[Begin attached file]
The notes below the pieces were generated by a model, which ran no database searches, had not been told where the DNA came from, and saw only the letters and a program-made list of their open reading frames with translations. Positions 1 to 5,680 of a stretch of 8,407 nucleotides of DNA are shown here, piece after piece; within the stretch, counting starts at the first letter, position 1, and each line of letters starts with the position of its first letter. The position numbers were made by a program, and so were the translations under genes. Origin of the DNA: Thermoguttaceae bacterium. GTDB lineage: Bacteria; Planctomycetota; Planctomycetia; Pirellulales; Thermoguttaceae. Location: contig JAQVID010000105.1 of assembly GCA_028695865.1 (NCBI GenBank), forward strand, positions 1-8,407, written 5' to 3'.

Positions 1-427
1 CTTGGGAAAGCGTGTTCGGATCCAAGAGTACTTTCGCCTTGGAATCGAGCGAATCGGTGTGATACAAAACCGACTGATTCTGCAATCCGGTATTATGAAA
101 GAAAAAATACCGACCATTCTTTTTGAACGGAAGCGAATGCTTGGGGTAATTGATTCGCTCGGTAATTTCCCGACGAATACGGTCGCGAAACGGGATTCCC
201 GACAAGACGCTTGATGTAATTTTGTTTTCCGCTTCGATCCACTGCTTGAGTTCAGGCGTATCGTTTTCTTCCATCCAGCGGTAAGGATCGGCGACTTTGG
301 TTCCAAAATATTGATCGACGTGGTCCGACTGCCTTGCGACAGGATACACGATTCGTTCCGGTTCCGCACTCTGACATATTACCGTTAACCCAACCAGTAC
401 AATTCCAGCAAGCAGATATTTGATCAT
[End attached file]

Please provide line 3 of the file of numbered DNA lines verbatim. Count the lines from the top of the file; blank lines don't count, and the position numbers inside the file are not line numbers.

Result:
1 CTTGGGAAAGCGTGTTCGGATCCAAGAGTACTTTCGCCTTGGAATCGAGCGAATCGGTGTGATACAAAACCGACTGATTCTGCAATCCGGTATTATGAAA